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Point Danger
Point Danger -
Location: Gold Coast, Australia
Year first lit: 1971
Automated: 1971
Construction: Concrete
Tower shape: Four rectangular pillars
Markings/Pattern: White with the principal compass directions inscribed on the pillars, bronze sculpture between the pillars
Height: 20 meters
Focal Height: 45 metres
Range: 18 nautical miles (33 km)
Characteristic: Fl.(2) 10s
Admiralty number: K2845
NGA number: 5868
ARLHS number: AUS-132

Point Danger is a high steep headland right on the border between Queensland and New South Wales, Australia, at the southern end of the Gold Coast. The headland separates Snapper Rocks/Rainbow Bay to the north, and Duranbah beach and the Tweed River mouth to the south

  • A popular park and lookout.
  • Captain Cook memorial lighthouse.
  • Centaur Memorial and Walk of Remembrance
  • The Point Danger Volunteer Marine Rescue.
  • The southern end of the Gold Coast Oceanway

The Centaur Memorial remembers the sinking of Australian Hospital Ship Centaur by a Japanese submarine on 14 May 1943. The Walk of Remembrance commemorates other ships lost to Japanese and German action during World War II and takes the form of plaques arranged in a semicircle around the lookout fence.

Contents

History

Captain James Cook while sailing North about 5 pm on 16 May 1770 (Log Date) encountered the reefs that run 3 nautical miles (5.6 km) East from Fingal Head and Cook Island, to avoid these reefs Cook was forced to change His course to the East.

The next morning, (same log date 16 May) James Cook, although much further out to sea, recorded the location of the reefs and named the point off which the island and reefs lie - Point Danger. [1] He wrote:

We now saw the breakers again they lay two Leagues from a point under which is a small Island, their situation may always be found by the peaked mountain before mentioned from them this mountain or hill, and on this account I have named Mount Warning it lies 7 or 8 Leagues inland the land is high and hilly about it, but it is conspicuous enough to be distinguished from everything else. The point off which these shoals lay I have named Point Danger.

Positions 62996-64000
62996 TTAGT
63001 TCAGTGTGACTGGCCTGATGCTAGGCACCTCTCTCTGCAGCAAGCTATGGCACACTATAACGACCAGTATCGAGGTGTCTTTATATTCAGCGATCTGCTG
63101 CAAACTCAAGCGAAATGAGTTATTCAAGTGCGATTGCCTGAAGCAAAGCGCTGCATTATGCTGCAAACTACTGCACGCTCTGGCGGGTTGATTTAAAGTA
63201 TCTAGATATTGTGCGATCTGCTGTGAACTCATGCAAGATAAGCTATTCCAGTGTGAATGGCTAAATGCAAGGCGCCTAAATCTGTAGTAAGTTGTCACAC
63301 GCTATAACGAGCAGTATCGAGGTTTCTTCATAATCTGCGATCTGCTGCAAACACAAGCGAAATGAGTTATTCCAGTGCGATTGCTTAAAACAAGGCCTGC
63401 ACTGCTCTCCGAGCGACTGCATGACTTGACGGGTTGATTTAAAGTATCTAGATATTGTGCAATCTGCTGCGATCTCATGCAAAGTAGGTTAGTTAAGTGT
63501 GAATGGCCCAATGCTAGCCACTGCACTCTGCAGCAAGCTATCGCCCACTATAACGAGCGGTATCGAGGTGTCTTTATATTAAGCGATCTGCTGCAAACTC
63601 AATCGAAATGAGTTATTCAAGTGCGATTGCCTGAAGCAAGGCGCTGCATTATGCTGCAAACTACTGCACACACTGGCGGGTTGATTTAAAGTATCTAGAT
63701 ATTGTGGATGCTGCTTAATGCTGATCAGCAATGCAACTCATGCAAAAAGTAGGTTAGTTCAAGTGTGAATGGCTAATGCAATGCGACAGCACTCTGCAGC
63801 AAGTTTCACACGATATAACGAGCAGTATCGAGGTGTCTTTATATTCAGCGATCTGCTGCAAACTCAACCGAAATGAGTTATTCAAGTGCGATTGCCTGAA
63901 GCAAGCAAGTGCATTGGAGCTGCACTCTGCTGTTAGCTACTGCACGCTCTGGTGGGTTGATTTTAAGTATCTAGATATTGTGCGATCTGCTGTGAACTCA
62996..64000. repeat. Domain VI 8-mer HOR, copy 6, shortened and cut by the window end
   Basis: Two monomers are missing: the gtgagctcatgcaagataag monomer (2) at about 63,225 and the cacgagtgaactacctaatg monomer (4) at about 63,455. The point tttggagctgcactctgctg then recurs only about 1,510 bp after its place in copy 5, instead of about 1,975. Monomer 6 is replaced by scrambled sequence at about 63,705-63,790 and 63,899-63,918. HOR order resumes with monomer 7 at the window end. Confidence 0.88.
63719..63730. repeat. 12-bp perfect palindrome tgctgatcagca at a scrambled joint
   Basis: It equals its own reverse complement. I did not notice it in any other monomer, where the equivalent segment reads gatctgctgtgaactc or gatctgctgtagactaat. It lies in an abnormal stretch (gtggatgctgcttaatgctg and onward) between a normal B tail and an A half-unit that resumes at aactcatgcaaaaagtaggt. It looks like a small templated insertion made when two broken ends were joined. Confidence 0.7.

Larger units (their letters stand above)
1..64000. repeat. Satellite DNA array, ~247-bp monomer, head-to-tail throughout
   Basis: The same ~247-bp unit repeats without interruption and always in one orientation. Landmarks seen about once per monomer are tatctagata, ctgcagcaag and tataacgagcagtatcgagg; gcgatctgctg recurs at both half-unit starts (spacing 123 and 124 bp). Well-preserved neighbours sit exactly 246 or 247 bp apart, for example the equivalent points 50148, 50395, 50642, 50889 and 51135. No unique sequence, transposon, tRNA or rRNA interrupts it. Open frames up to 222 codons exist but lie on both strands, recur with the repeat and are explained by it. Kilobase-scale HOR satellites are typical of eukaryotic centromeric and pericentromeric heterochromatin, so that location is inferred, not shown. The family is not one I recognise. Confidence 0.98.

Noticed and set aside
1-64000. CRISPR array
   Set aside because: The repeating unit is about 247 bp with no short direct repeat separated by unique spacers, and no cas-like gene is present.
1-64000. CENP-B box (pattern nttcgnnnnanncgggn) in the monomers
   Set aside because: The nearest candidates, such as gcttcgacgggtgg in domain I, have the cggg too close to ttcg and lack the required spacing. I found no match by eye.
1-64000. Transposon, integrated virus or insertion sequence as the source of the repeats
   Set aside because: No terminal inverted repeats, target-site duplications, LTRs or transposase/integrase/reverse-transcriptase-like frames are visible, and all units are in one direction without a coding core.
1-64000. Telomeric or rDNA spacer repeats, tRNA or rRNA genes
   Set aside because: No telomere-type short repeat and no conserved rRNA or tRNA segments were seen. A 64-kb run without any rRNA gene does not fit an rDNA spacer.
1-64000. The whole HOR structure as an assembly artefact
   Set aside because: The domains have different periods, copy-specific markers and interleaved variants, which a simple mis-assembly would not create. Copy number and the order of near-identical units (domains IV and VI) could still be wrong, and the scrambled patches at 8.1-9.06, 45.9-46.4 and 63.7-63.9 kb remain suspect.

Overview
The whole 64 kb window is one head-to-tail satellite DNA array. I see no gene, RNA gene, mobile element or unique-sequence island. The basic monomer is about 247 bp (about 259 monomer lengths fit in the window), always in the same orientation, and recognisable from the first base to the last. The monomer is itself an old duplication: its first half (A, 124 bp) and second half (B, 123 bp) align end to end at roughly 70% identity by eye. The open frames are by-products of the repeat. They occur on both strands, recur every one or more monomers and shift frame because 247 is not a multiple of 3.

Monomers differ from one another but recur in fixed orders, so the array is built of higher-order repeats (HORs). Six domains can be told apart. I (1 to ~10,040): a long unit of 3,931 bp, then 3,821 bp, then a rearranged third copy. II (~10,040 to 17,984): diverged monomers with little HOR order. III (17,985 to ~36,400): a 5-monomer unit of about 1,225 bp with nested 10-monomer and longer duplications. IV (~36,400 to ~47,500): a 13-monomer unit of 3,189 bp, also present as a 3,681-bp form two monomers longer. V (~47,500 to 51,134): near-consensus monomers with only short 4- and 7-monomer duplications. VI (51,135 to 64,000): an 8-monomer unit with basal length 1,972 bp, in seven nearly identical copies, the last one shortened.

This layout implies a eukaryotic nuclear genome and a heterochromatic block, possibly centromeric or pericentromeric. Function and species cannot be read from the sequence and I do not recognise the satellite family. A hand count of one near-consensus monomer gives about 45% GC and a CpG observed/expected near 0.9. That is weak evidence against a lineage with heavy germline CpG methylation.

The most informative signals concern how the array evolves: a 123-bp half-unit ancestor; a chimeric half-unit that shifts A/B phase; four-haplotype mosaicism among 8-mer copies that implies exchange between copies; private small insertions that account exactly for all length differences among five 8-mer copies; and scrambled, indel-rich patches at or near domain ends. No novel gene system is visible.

These reefs are now named Danger Reefs' and comprise Inner Reef, South Reef and Outer Reef.[2]

There has been controversy over the naming of Point Danger for many years. Evidence suggests that Fingal Head was the point James Cook named Point Danger in May 1770. As a consequence, the Geographical Names Board announced in 2008 that the official records for Point Danger and Fingal Head would be changed to reflect both the historical versions of the naming of Cook's Point Danger.[3] [4] [5]

Lighthouse

The lighthouse/Cook Memorial was finished in 1971. It is an unusual modern style lighthouse and was the first in the world to experiment with lasers to increase its beam. The experiment was unsuccessful and it returned to conventional electric lamps. It emits a double white flash every ten seconds at a focal plane height of 44.5 metres. However there are no reefs off, or running East from this point.[6]

References

  1. ^ southseas.nla.gov.au/journals/cook/17700516
  2. ^ Australian Hydrographic Chart "AUS 813"
  3. ^ "Cook's Point Danger" Geographical Names Board of NSW - ISBN o-7313-8831-3
  4. ^ Minutes-Meeting of Tweed Shire Council Page 432-435 06/09/2000
  5. ^ http://www.parliament.nsw.gov.au/prod/parlment/hansart.nsf/V3Key/LA20080409009
  6. ^ Australian Chart AUS-813

External links

Further reading

  • James Cook's hand-written manuscript -16May 1770 - held at the National Library
  • Henry Rous' hand-written manuscript log from HMS Rainbow - held at the National Library
  • John Oxley's hand-written manuscript 'Fri.31 Oct [1823] - Archives Office of NSW (location 2/8093)
  • Australian Hydrographic Chart "AUS 813"
  • Fingal Head or Point Danger. http://catalogue.nla.gov.au/Record/4399417?lookfor=point%20danger&offset=2&max=188

Coordinates: 28°10′S 153°33′E / 28.167°S 153.55°E / -28.167; 153.55

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